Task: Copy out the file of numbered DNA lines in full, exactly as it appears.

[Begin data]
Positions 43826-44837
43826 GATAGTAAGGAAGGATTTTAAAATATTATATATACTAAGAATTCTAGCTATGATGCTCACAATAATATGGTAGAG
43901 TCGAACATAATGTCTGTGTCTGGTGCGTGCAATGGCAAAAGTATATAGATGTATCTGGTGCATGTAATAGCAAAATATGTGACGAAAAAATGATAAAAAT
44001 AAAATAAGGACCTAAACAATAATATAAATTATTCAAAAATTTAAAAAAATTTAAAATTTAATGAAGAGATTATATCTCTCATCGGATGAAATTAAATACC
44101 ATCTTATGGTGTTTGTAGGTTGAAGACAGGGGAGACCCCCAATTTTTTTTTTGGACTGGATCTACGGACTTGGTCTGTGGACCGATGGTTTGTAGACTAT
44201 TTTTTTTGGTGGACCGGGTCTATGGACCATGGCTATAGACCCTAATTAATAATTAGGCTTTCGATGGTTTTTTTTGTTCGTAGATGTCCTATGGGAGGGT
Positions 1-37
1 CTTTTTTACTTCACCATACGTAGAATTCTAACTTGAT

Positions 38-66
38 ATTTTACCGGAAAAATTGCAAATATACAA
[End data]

Positions 43826-44837
43826 GATAGTAAGGAAGGATTTTAAAATATTATATATACTAAGAATTCTAGCTATGATGCTCACAATAATATGGTAGAG
43901 TCGAACATAATGTCTGTGTCTGGTGCGTGCAATGGCAAAAGTATATAGATGTATCTGGTGCATGTAATAGCAAAATATGTGACGAAAAAATGATAAAAAT
44001 AAAATAAGGACCTAAACAATAATATAAATTATTCAAAAATTTAAAAAAATTTAAAATTTAATGAAGAGATTATATCTCTCATCGGATGAAATTAAATACC
44101 ATCTTATGGTGTTTGTAGGTTGAAGACAGGGGAGACCCCCAATTTTTTTTTTGGACTGGATCTACGGACTTGGTCTGTGGACCGATGGTTTGTAGACTAT
44201 TTTTTTTGGTGGACCGGGTCTATGGACCATGGCTATAGACCCTAATTAATAATTAGGCTTTCGATGGTTTTTTTTGTTCGTAGATGTCCTATGGGAGGGT
Positions 1-37
1 CTTTTTTACTTCACCATACGTAGAATTCTAACTTGAT

Positions 38-66
38 ATTTTACCGGAAAAATTGCAAATATACAA